Civil and Human Rights

Justices uphold Constitution’s promise for me

 

As a lesbian and a gay rights activist, the rulings were deeply important to me personally and professionally.

 

As a member of the Supreme Court Bar, I had the privilege of being in the courtroom Wednesday morning to hear the justices announce their long-awaited rulings in the two marriage equality cases. I got to the court very early to secure my seat; by the time the clock struck 10 and the justices took the bench, I could hardly breathe. As a lesbian, and a gay rights activist since I was 19, many decades ago, the forthcoming rulings were deeply important to me personally and professionally.

 

When Justice Anthony Kennedy began to read from his opinion in United States v. Windsor, and it became clear the court was striking down a key provision of the Defense of Marriage Act as an affront to the human dignity and equality of rights to which gay men and lesbians are entitled by our Constitution, I was exhilarated; history had been made. Celebration was postponed while we were treated to Justice Antonin Scalia reading his dissent.

 

Listening to Justice Scalia explain why he would have upheld the federal government’s regime of discrimination against lawfully married same-sex couples, I could only think how little he understands the Constitution’s promise of equality for all. How very sad to have such a cramped, erroneous view of our majestic national charter. Fortunately, we have five justices on the court who do get the Constitution “right” when it comes to equality for gay people.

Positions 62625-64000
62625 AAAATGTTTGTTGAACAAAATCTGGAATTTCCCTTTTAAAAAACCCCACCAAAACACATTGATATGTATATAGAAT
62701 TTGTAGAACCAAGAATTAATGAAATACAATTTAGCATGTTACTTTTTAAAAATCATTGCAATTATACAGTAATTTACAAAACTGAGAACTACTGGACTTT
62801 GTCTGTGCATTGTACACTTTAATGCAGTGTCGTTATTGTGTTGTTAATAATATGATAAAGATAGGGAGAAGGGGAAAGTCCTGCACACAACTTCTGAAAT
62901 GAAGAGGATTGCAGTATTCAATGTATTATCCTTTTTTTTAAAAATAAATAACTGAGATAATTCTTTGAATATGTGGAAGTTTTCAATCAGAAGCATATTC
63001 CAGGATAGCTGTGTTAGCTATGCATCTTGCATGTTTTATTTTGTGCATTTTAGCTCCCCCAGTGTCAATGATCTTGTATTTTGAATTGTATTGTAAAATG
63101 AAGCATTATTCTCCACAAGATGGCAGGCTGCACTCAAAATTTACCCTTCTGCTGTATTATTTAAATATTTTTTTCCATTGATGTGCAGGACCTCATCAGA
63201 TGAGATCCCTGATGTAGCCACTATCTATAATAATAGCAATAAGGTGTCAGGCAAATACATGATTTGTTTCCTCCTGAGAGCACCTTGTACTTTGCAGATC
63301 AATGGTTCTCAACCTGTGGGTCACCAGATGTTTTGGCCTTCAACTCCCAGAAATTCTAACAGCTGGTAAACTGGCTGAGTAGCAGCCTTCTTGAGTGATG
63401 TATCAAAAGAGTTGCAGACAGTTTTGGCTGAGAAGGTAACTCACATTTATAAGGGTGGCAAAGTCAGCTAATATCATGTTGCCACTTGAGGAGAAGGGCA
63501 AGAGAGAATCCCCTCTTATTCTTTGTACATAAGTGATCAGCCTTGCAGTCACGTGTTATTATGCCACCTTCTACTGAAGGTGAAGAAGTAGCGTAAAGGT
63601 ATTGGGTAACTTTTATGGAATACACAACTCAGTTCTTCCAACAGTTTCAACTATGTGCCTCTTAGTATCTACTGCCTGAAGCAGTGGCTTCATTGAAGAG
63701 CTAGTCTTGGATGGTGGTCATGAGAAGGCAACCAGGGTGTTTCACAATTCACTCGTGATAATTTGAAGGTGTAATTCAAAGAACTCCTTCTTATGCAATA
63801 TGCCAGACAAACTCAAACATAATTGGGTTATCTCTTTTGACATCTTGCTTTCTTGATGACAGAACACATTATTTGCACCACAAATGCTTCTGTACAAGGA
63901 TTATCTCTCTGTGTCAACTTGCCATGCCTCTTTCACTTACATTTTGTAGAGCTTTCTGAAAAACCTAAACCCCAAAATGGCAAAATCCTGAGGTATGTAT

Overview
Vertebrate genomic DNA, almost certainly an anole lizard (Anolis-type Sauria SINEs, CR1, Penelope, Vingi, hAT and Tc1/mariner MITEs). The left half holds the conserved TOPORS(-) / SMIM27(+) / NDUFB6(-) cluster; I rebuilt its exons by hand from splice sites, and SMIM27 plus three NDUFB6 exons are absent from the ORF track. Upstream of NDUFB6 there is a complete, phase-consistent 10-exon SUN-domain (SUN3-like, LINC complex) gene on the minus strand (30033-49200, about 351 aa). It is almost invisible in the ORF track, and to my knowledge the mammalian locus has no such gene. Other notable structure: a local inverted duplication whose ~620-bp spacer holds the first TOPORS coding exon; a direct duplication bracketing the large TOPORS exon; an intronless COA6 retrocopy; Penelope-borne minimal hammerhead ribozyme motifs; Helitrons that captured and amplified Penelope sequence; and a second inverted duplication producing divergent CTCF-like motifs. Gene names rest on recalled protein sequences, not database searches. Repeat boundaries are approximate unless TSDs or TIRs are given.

The court’s second ruling Wednesday, in Hollingsworth v. Perry, the challenge to California’s infamous Proposition 8, side-stepped whether the Constitution requires states to allow same-sex couples to marry. Nonetheless, it was still a huge victory for gay people because it preserved the trial court’s ruling holding Prop 8 to be unconstitutional; gay couples can once again marry in California.

 

In one fell swoop, Prop 8 and much of DOMA were confined to the dustbin of history. I had little time to process the enormity of this as we were quickly ushered out of the chamber, but as I emerged from the courthouse onto the steps overlooking the vast plaza, I found myself just behind the courageous plaintiffs in Perry as they acknowledged the cheers from the huge crowd below. I had time to snap a quick image on my cellphone before I was overcome with emotion and literally moved to tears. At that single moment, it all hit me. How very far we have come.

 

I have been at the court for every gay rights case since Bowers v. Hardwickin 1986, when the court gave its approval to state sodomy laws that made gay people criminals, that made me a criminal. Ten years ago Wednesday, in Lawrence v. Texas, the court overturned that despicable ruling.

 

With Wednesday’s decisions, the country has taken another giant step forward toward fulfilling the Constitution’s promise of equality for all. That realization made my walk down those steps a joyful one indeed.

 

Judith E. Schaeffer is vice president of the the Constitutional Accountability Center.

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